The word “abuse” by definition means “to
use ill; to maltreat; to misuse; to use with bad motives or wrong purposes;
to violate; to defile by improper sexual intercourse; to deceive; to
impose on; to treat rudely or with reproachful language; to revile;
to pervert the meaning of; to misapply.” It also means seduction.
(See American Dictionary of the English
Language, Noah Webster, 1828.) So, when a woman, whether consenting
or not, finds herself in a relationship with her pastor, it is clearly
abuse. The pastor’s role is NEVER to be in a physical or intimate
relationship with one of his sheep.
Consequences of abuse (of any type) can include
fear, grief, anger, anxiety, shame, guilt, low self-esteem (self-respect),
self-abuse, suicide, eating disorders (anorexia or bulimia) depression,
PTSD (Post Traumatic Stress Disorder) and a host of physical illnesses
and symptoms, damaged ability to relate to others and to God, trust
issues, etc. Some victims may turn to drugs or alcohol, some may become
easy targets for cult associations.
Abuse of any kind, especially abuse that occurs
during childhood, carries with it long-lasting effects on the victim.
Abuse that goes untreated tends to manifest itself in various ways
throughout the victim’s life. Until a victim receives emotional,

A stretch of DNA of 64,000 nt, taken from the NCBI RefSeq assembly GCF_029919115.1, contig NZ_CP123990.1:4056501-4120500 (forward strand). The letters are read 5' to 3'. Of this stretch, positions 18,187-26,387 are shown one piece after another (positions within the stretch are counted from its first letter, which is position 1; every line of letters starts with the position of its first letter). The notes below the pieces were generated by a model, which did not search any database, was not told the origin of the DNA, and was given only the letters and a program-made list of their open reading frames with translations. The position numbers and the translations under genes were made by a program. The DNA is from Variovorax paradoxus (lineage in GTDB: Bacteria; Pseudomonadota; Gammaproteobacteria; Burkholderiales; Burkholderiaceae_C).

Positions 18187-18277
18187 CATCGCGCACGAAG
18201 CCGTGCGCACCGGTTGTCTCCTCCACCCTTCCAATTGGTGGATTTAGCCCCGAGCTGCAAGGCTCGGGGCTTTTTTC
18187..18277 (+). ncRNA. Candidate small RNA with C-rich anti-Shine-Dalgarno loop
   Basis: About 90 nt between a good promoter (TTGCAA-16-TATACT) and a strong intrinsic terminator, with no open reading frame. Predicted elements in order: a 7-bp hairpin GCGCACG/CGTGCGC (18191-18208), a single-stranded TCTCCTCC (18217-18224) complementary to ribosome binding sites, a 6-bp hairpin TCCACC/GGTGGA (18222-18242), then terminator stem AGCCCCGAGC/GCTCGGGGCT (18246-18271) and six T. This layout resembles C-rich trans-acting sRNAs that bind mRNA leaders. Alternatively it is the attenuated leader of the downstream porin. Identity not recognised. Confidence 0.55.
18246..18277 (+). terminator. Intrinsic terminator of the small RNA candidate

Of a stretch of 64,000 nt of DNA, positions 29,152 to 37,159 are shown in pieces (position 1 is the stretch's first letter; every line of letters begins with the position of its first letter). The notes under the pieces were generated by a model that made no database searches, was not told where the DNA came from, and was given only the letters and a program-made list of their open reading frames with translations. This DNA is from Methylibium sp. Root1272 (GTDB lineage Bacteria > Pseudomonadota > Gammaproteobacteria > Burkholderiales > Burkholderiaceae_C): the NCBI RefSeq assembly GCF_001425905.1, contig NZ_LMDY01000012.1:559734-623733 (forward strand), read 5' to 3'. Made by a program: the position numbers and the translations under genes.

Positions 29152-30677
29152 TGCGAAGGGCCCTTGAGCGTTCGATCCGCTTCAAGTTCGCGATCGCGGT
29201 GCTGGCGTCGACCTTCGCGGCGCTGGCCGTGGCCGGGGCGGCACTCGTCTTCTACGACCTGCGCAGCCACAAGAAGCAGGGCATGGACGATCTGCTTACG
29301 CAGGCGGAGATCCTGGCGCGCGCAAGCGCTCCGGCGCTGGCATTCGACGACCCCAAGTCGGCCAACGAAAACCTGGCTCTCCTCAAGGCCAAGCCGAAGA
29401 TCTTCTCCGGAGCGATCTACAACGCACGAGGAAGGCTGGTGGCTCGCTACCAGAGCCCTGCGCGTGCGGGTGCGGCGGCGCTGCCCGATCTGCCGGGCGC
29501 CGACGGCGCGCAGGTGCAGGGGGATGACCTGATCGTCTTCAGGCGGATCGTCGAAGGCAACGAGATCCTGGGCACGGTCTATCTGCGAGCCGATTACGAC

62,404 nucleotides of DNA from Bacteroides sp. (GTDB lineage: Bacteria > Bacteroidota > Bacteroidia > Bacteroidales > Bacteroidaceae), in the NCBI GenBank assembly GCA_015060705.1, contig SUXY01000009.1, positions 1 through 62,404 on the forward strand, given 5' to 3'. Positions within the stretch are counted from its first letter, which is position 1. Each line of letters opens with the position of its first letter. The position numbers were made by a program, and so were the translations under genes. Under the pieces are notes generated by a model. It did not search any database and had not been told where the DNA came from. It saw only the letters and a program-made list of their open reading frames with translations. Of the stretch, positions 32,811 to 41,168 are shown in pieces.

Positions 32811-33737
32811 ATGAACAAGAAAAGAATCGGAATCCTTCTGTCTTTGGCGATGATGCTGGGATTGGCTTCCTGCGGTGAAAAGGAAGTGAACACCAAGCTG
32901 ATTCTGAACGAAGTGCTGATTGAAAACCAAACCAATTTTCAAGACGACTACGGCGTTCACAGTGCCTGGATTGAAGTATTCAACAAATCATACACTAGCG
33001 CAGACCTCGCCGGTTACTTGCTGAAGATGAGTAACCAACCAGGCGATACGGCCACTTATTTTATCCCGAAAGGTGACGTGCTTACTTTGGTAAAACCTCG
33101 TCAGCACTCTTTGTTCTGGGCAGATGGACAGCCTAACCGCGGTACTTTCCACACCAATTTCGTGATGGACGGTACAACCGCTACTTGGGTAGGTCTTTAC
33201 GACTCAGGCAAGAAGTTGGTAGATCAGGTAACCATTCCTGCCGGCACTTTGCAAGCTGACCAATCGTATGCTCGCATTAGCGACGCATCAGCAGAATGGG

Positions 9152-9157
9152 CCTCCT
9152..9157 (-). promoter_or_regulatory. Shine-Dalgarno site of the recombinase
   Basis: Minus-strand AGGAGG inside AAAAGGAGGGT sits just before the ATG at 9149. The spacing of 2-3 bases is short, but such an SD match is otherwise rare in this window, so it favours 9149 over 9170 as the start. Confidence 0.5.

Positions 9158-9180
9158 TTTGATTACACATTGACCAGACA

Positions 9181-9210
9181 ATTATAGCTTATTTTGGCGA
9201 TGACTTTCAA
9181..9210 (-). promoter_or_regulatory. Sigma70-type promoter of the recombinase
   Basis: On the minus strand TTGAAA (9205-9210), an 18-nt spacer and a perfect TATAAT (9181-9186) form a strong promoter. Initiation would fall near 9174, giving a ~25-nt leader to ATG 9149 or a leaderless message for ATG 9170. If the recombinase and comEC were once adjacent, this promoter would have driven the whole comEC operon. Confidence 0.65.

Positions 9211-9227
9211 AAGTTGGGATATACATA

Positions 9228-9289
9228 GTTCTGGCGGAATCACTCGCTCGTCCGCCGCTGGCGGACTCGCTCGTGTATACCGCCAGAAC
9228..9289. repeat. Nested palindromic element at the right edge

spiritual and physical healing, she/he remains a potential target for
other abusers and perpetrators. Only when the abuse and its effects
have been properly dealt with, can the victim move on to becoming a
survivor and take control of her/his life again and protect herself/himself.
To learn more about PTSD (Post Traumatic Stress
Disorder), please see the PTSD Alliance web
How Does this Happen?
“The abusive pastor or spiritual leader has allowed himself
to go a long way down the track before he ever commits the crime of
abuse. But until the crime is committed, he likely doesn’t realize
just how far he has already strayed. When once the deed is done or
the pattern begins to unfold, the huge distance from the Lord becomes
readily apparent. And it can seem like too enormous a gulf to bridge
to ever get back. So the abuser doesn’t try, at least not very
hard. Rather he continues to medicate his spiritual pain with fleshly
anesthetic which is addictive. And the Evil One laughs obscenely at
his success over human weakness.
When the victim is trapped by this crime, she is often on her way,
or trying to be on her way, back to wholeness from brokeness. Of course
wholeness, including spiritual growth, is the last thing the devil
wants. So he sets her up for abuse by the human she is seeking a path
to wholeness from, sending her back into the abyss out of which she
has started to climb. And again his laughter is loud and ugly.”—Tom
Lemon, V.P. for Administration, Mid-America Union Conference of Seventh-day Adventists
Take a moment now to listen to this song of encouragement, “Blessed Are The Tears.”—Steve Nelson WMA or MP3